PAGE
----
Brooke, Anne - 'Maloney's Law'
There's an odd little publishing trend where straight women write what's become known as M/M fiction. I won't call it gay fiction, because the books are generally more concerned with the hunky hero getting his end away with a hot bloke every 20 pages or so, and there's absolutely no effort by the writer in most cases to attempt to explore the gay experience outside of what the main character does in bed.
British writer Anne Brooke is one of the M/M crowd, but her crime novel MALONEY'S LAW is a strange beast. Its central character is Paul Maloney, a London PI, who's called on by a successful businessman to do some digging into an Egyptian company. Except the bloke is a former lover of his - married, with children - and the company doesn't like nosy investigators.
The plot isn't bad, but in many ways it's of secondary importance behind Paul's muddled life and his back history. To be fair to Brooke there aren't countless sexual encounters for our hero, but there's not enough depth to make him a sympathetic or particularly likeable character.
And after a while it gets rather tiresome to see the only gay men in the book constantly portrayed as screwed-up closet cases who hang around toilets for sex or cheat on their wives. I'm all for flawed characters, whatever their sexual orientation, but there simply aren't enough characters in this book to provide variation or to make the reader care very much about them.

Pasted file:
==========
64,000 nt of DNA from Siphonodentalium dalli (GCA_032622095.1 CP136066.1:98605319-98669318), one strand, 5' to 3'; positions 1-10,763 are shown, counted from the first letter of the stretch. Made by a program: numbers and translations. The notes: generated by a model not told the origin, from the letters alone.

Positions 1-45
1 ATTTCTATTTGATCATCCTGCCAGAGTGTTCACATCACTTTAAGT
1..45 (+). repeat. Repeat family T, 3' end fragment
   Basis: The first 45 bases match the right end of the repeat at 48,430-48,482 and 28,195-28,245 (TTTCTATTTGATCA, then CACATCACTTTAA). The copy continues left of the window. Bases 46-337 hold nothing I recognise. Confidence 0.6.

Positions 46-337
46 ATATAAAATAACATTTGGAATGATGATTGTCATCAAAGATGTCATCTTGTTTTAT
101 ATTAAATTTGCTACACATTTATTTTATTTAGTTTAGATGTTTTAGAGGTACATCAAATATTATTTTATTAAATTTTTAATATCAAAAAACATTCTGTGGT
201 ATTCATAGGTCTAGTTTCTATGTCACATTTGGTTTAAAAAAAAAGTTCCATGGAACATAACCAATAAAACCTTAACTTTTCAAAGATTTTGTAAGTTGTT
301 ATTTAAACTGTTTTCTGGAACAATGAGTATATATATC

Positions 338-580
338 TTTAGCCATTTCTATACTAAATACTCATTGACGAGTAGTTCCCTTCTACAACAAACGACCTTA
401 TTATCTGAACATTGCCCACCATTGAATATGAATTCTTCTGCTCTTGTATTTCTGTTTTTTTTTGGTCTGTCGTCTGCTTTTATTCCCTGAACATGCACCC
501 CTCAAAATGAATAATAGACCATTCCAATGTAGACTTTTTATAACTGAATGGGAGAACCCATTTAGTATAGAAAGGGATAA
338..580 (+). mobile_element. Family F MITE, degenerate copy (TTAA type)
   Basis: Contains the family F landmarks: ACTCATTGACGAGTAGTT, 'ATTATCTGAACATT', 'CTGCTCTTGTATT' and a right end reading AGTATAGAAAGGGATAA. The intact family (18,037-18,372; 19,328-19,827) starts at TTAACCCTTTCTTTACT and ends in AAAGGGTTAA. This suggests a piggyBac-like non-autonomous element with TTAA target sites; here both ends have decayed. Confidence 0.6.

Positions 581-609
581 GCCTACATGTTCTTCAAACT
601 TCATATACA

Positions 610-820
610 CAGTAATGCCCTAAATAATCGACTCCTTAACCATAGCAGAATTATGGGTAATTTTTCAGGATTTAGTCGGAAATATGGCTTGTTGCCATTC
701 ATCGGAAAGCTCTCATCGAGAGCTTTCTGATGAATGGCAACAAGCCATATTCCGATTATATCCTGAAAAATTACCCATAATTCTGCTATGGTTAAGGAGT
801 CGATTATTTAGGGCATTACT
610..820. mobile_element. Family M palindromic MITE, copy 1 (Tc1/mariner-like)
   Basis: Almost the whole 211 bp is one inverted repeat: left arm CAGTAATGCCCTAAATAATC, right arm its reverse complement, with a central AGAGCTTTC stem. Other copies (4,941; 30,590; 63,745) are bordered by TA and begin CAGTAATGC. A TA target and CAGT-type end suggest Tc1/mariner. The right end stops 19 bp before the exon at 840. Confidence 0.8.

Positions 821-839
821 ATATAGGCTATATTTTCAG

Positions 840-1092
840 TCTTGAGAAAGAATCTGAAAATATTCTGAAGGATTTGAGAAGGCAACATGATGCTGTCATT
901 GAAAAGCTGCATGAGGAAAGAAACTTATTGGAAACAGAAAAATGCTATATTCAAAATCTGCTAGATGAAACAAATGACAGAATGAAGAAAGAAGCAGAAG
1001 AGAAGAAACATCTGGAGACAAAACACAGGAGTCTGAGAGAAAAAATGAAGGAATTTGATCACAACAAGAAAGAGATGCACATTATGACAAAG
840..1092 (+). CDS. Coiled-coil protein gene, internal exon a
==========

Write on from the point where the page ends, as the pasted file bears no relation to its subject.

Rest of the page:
The action consists of fairly unlikely accounts of derring-do in two countries. And then it grinds to a halt halfway through the book as Paul's life is ripped apart by one horrific scene. After that the book loses its way to some extent.
It's not often I find myself saying this, but MALONEY'S LAW would work better as a longer book. Ken Bruen may be able to write short, but not many other writers can. And it needs a stronger editor at the helm. That way Brooke, who can clearly write competently, could give plot and characterisation the attention they deserve. And some tough editing would have cleared away the traces of what comes across as book group writing - far too many adjectives and a running gag driven into the ground (after about the sixth time of Paul telling us that such-and-such an incident had happened after x years, y days and z hours, I was grinding my teeth!)
Sharon Wheeler, England
More European crime fiction reviews can be found on the Reviews page.